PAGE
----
He added that the Department had promoted a guard inspector as an executive officer for being tough on workers who had indulged in fraudulent practices.

Tragic result
Tragedy struck a family in Moratuwa when a 30-year-old telecommunication engineer, Vidura Prasad Pahalavithana of Kadalana, fell to his death from a packed train at Moratuwa on October 2.

His father, Wijayadasa Pahalavithana, a retired public servant, told The Sunday Times that his family has been devastated by his son's death. He said that on that morning his son went to work as usual by train. He said that the train had been fully packed because of the strike. Although his son does not travel on the footboard, he had no choice but to do so on that day. He had lost his grip and fallen on to the railway track, 200 metres from the next station and had died on the spot. A post mortem had been held at the Lunawa Hospital.

Mr. Pahalavithana said that Vidura Prasad was the eldest of his two sons and it was as if he had lost one of his eyes. He said that the strike not only disrupted the lives of the public but caused the life of his son to be taken away as well. He said that as a Buddhist living a simple life he wished that it would never happen to anyone in the future.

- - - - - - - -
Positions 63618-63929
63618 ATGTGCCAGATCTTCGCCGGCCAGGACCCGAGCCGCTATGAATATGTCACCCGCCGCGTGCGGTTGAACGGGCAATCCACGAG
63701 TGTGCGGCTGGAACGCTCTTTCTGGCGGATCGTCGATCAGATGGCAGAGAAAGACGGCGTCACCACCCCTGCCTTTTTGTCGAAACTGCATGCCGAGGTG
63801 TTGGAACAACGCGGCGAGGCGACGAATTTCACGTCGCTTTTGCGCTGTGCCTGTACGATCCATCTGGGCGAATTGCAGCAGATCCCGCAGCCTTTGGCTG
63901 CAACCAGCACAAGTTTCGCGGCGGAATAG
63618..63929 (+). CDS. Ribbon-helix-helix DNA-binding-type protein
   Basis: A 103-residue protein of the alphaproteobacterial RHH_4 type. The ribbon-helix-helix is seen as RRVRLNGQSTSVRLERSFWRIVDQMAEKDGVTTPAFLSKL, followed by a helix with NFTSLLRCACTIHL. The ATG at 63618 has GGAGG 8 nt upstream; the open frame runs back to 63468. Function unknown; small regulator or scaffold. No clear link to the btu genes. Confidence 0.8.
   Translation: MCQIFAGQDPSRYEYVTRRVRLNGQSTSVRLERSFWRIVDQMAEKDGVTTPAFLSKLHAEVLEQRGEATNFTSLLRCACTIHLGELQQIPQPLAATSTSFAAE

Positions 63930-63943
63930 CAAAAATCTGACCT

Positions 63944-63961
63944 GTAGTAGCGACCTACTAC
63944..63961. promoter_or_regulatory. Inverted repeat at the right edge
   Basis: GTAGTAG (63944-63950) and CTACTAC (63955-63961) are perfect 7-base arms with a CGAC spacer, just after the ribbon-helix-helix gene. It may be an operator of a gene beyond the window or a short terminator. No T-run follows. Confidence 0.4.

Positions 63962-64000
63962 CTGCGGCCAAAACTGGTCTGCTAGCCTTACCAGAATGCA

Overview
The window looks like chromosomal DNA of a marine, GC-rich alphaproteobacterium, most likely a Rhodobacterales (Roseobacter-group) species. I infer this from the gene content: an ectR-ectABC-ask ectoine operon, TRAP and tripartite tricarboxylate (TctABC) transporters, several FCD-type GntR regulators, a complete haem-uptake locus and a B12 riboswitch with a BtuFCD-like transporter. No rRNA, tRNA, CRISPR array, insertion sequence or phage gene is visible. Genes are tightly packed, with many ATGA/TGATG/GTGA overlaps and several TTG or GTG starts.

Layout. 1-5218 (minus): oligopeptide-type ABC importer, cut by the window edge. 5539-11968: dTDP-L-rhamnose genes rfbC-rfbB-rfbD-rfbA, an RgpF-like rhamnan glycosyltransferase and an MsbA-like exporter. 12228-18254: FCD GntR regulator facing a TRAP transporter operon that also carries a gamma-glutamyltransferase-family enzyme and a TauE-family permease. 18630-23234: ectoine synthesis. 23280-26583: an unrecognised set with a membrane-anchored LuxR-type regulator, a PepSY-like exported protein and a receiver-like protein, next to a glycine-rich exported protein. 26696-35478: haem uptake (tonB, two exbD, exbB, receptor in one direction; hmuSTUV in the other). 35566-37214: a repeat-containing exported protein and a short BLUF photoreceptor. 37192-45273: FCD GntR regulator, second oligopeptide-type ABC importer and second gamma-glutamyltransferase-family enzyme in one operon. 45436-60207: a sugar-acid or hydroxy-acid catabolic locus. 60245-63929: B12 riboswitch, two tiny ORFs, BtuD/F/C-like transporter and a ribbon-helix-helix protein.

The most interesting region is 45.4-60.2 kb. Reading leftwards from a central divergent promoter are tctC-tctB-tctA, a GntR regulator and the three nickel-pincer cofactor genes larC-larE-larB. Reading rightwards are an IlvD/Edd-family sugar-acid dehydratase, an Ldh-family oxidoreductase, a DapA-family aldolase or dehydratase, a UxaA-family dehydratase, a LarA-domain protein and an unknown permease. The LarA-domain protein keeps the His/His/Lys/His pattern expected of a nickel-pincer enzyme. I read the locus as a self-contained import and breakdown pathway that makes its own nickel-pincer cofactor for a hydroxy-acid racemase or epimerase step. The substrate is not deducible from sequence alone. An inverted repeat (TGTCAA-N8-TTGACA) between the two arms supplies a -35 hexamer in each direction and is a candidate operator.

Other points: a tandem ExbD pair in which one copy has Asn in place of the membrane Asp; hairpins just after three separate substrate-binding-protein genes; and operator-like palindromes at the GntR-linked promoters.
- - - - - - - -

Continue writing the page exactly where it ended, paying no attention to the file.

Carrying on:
The cost
The Health Services Trade Union Alliance (HSTUA), revealed to the media that during the health strike from September 17 to 29, around 33 ambulances and 10 other vehicles had met with accidents and had suffered damage estimated at Rs. 1.8 million. It pointed out that health authorities, who had deployed armed forces and SLCTB drivers should take the responsibility for the losses.

When inquiries were made from the Health Ministry, an official said that the estimates had been done at hospital level and then submitted for Ministry approval.
Acts of sabotage and attempted sabotage had been reported from general and base hospitals around the country, except in the North and East where in some hospitals, such as the Vavuniya Base Hospital the staff had been ordered by the LTTE to go back to work.

Several vehicles at the Kandy General Hospital had been damaged while in Kurunegala the telephone wires had been cut allegedly by strikers.